Skip to content

Dawson gets new council after two year hiatus

DAWSON CITYDemocracy made a quiet return to Dawson City Thursday with the election of four new town councillors.


Democracy made a quiet return to Dawson City Thursday with the election of four new town councillors.

The quartet will join mayor John Steins, who was acclaimed three weeks ago.

Two local business owners, Ashley Doiron and Diana Andrew, received 216 and 188 votes respectively.

White Helicopter pilot Adam Morrison garnered 204 votes and Tr’ondek Hwech’in manager Ed Kormendy took 183.

In total, 398 electors cast ballots, a low turnout considering the election was two years overdue.

After the results came in, Doiron and Andrew joined Steins at a local pub where they received hearty congratulations, hugs and honks from vehicles passing on the street.

“I feel like there’s a lot of community support. I’m part of the team that was chosen and it feels really good,” said Doiron, who is a co-owner of Whitehouse Cabins and a Yukon College instructor.

Having two women elected to council is “a sign of progress.”

And First Nation representation, through Kormendy, is essential, she added.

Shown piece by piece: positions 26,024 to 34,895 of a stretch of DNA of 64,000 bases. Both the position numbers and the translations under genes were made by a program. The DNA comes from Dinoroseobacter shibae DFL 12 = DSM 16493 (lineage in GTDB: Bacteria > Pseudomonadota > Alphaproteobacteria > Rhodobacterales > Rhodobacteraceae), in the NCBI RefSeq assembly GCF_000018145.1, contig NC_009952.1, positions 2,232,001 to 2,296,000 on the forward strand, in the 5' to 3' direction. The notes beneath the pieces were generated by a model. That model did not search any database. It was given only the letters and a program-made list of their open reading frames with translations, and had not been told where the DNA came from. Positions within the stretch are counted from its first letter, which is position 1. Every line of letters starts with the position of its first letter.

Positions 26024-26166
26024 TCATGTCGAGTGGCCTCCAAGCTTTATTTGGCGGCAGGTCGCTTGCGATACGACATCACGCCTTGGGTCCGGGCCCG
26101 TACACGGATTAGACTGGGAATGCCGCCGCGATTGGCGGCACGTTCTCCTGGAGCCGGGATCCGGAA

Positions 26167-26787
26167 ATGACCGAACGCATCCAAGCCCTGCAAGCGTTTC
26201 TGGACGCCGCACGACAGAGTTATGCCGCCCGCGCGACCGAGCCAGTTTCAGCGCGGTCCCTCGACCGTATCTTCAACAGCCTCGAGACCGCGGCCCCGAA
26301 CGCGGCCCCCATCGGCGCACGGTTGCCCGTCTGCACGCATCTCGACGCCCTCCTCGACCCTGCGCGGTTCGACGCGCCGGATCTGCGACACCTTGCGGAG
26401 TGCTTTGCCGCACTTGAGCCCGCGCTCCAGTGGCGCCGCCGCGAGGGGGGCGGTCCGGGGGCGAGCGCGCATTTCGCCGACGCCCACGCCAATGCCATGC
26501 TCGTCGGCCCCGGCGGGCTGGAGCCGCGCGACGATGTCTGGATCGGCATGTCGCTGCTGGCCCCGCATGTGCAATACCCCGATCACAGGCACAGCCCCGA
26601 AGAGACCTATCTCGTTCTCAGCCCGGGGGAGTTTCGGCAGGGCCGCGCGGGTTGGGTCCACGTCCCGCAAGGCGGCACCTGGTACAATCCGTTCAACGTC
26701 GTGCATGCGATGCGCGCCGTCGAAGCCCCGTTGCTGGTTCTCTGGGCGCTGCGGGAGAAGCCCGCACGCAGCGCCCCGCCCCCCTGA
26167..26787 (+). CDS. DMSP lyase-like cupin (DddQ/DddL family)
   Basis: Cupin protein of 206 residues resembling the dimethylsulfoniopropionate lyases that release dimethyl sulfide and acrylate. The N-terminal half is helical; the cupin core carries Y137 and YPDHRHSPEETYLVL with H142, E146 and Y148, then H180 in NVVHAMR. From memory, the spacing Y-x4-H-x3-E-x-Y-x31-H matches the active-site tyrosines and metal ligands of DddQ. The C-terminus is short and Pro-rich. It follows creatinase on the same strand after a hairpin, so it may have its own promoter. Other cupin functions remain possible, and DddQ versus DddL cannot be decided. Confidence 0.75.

“I’m pleased that it’s over and we can all move forward,” said Andrew, who is also owner of Dancing Moose Gifts. “We have a good bunch of people who can all work well together.”

The new council is a positive step forward for the town, said Steins.

“The vibe I’m getting on the street from young and forward-thinking people is one of optimism and change and excitement, and I think this council really reflects that.

“I think there’s a lot of brain power. I think all four have brain power, so they’ll make me look good, I hope,” said Steins laughing.

However, the voter turnout was a little disappointing, he added.

“I guess that’s normal everywhere. It seems to be voting isn’t a popular thing to do.”

Doiron said she thinks the community will become more engaged.

“I really think the community is going to get involved with this council, and I think the council is going to get involved with the community, looking for their feedback.”

It’s also one of the things Andrew wants to accomplish.

“I’d like to get more people involved and make people believe they have a voice. I think a lot of people feel disenfranchised and think it doesn’t matter.”

Andrew said citizen subcommittees might help to enhance civic participation.

The new government will be officially sworn in and hold a meeting, largely ceremonial, on June 26.

Andrea MacRae is a freelance writer living in Dawson City.

Arntzen wins new trial